“You won’t feel a thing,” Dr. Fallon said kindly. “You’ll feel better in the morning. Less confused. I promise.”
“I didn’t do anything wrong,” I said. “I don’t want any tweaking. I’m fine. Get my parents.”
“They’ve already approved,” she said gently.
I tried to run. I screamed in protest, but they caught me swiftly, and I felt the sharp sting of a syringe in my arm. “No,” I whispered, pleading.
Dr. Fallon smoothed the hair out of my eyes. “You’ll be fine, Althea,” she said. “That is your name, right?”
An instant later, the hallway tipped and went foggy, and I was gone.
* * *
When I woke the next morning, molasses had been poured into the clock of my brain to clog the cogs. The sky, an opaque gray outside the window, dropped its cool light on Madeline, whose face was a pucker of worry.
“Thank heavens you’re awake,” she said, pulling her chair nearer. “How do you feel?”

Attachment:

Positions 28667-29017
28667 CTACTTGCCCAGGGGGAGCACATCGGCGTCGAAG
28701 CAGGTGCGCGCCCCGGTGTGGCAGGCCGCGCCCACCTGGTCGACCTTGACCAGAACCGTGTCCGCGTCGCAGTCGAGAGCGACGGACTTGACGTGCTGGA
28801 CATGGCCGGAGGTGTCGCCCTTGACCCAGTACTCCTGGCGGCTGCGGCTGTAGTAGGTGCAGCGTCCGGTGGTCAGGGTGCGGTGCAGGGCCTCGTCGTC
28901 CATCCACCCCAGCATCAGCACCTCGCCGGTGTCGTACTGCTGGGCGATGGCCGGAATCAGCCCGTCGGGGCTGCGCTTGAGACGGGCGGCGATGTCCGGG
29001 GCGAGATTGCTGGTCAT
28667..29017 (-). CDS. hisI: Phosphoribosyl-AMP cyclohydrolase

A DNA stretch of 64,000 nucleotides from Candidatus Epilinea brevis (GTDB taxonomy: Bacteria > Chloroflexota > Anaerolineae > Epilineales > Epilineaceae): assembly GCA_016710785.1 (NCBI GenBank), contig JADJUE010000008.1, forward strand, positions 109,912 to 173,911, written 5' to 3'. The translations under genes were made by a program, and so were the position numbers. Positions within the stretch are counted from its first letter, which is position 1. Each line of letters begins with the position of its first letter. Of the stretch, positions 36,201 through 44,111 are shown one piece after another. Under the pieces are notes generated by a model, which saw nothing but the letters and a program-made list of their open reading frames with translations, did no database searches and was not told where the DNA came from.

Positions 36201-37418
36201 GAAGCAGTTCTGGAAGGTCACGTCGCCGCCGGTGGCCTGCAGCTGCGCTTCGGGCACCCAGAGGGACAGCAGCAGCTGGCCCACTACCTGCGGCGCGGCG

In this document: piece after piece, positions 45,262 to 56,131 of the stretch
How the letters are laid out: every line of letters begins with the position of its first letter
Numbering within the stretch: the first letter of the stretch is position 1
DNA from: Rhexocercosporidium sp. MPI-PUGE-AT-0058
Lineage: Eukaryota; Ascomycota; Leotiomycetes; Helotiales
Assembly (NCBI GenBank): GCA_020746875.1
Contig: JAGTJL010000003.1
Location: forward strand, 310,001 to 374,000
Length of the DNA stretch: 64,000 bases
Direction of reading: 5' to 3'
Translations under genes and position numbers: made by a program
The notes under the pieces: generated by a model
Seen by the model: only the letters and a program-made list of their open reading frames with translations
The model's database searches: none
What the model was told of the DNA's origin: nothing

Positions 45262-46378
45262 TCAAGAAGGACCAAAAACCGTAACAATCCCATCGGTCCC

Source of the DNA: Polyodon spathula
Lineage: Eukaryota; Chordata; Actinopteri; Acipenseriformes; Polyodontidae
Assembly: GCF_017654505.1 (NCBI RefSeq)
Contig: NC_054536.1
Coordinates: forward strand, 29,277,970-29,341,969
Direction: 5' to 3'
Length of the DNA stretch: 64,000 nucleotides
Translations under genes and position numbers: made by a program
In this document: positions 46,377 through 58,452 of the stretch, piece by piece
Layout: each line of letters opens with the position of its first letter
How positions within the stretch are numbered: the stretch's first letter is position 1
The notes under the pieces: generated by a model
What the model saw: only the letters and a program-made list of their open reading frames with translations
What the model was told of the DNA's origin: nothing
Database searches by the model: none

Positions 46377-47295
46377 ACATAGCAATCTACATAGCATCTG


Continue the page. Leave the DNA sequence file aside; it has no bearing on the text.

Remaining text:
“I want to go home,” I said.
“I know, sweetheart,” Madeline said. She reached to hold my hand. “We’ll get there. Two steps forward, one step back.”
Diego came in, as if he’d been standing just outside, listening. “How is she?” he asked.
“She’s awake,” Madeline said.
“You let them operate on me again,” I said.
“We had to, honey,” Madeline said. “You were slipping away from us.”
Something was missing. Some key word. My name. I hovered inside my mind, waiting for the answer, but nothing came. I pushed back my covers and lumbered over to my closet. I pulled open the door, and when I reached up for the tissue box, I could tell from the lightness before I looked into the layers of tissue: my jar was gone.
The jar with my name on it was gone.
“What are you doing?” Madeline asked.